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J Anxiety Disord. 2011 Jan;25(1):49-57. doi: 10.1016/j.janxdis.2010.08.002. Epub 2010 Aug 10.

Social anxiety and posttraumatic stress symptoms: the impact of distressing social events.

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1
Anxiety and Illness Behaviours Laboratory and Department of Psychology, University of Regina, 3737 Wascana Parkway, Regina, SK S4S 0A2, Canada. carletor@uregina.ca

Abstract

Recent evidence supports the notion that relatively common social events, such as public humiliation and teasing, may precipitate or exacerbate symptoms of social anxiety disorder (SAD; Erwin et al., 2006; McCabe et al., 2010). In addition, individuals with SAD often report event-specific hallmark symptoms of posttraumatic stress (PTSS; e.g., intrusive memories, avoidance, hyperarousal) following significant negative social events. Although intriguing, there is a paucity of research data to date exploring the relationships between negative social events, social anxiety, and PTSS. The present study (1) assessed endorsement rates of negative social events; (2) compared patterns of social anxiety and PTSS reporting among persons reporting negative social events relative to persons reporting the Criterion A1 events associated with posttraumatic stress disorder; and (3) evaluated the interrelationships between social anxiety and PTSS, and common constructs including fear of negative evaluation, anxiety sensitivity, and depression. Participants included community members (n = 601; 74% women; M(age) = 25.8, SD = 9.8) who endorsed experiencing a significantly negative social event. Approximately 55% of all participants reported experiencing a negative social event, with one-third of those indicating it was worse than the Criterion A events they had experienced. Participants reporting negative social events scored higher on measures of social anxiety and PTSS than those reporting only Criterion A events. Trauma symptoms only predicted social anxiety symptoms for participants who reported a negative social event. Comprehensive results and directions for future research are discussed.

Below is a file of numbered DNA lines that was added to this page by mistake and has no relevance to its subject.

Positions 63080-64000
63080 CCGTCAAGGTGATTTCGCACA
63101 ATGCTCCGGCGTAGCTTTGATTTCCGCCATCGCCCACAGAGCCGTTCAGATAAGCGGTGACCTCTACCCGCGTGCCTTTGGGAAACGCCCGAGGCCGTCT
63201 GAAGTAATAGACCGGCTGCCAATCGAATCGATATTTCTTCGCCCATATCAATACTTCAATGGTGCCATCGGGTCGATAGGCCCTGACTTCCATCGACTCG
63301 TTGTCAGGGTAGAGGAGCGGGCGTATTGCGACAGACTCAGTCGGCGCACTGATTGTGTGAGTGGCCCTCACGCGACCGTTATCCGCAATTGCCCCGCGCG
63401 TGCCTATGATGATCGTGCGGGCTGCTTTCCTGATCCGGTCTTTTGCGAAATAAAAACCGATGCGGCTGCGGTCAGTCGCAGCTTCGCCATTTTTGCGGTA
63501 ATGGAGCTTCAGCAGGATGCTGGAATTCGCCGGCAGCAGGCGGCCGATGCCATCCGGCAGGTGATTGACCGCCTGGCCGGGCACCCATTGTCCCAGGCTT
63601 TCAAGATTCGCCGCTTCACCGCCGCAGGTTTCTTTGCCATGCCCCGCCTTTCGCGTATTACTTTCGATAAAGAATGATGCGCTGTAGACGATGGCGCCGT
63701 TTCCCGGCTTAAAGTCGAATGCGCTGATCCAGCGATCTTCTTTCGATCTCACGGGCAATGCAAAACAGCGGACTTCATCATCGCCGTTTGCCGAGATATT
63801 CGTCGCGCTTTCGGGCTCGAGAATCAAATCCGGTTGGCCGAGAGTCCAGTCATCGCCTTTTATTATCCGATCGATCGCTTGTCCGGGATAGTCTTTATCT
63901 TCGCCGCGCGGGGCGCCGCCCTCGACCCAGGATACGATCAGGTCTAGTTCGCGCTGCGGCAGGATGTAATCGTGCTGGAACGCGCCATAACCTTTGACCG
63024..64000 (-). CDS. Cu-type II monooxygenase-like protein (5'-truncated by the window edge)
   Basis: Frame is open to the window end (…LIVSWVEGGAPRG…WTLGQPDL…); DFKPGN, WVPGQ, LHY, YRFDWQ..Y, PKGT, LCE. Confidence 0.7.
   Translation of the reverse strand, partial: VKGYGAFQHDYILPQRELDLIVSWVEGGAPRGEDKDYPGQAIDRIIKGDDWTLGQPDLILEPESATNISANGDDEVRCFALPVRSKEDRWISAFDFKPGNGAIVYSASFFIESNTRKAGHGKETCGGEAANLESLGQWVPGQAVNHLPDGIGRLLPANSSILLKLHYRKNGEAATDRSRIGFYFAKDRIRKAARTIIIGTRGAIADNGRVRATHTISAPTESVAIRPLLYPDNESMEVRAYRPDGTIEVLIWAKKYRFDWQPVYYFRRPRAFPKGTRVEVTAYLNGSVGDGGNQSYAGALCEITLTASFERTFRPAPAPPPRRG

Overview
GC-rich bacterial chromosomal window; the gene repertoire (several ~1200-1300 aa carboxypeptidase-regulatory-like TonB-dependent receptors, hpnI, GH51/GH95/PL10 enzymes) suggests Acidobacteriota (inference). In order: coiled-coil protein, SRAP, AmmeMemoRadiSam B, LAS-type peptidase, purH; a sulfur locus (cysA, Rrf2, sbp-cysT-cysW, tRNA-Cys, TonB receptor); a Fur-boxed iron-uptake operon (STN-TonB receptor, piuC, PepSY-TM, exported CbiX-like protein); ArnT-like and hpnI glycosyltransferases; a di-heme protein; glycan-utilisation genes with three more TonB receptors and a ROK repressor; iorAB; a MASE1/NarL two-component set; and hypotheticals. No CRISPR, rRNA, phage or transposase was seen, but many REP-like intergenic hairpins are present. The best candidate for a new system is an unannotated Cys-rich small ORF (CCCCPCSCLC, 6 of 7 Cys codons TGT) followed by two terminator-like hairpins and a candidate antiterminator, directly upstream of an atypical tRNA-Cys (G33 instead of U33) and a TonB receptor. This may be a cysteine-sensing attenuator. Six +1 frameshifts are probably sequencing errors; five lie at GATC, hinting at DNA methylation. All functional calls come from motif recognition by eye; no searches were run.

PMID:
20800426
DOI:
10.1016/j.janxdis.2010.08.002
[Indexed for MEDLINE]
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